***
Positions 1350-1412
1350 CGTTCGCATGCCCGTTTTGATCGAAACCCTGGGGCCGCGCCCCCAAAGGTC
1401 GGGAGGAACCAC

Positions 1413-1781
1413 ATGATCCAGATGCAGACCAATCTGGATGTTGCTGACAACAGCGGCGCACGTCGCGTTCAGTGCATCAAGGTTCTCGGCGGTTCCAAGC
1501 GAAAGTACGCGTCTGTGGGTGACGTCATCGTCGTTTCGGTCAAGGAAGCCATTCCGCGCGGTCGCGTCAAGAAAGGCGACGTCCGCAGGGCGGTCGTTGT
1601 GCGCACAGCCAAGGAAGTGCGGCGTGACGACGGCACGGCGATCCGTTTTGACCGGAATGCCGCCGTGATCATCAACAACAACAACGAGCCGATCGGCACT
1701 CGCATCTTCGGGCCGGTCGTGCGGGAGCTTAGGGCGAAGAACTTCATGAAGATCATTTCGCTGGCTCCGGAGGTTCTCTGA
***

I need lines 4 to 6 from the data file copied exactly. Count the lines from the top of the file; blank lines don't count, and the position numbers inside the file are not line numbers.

Positions 1413-1781
1413 ATGATCCAGATGCAGACCAATCTGGATGTTGCTGACAACAGCGGCGCACGTCGCGTTCAGTGCATCAAGGTTCTCGGCGGTTCCAAGC
1501 GAAAGTACGCGTCTGTGGGTGACGTCATCGTCGTTTCGGTCAAGGAAGCCATTCCGCGCGGTCGCGTCAAGAAAGGCGACGTCCGCAGGGCGGTCGTTGT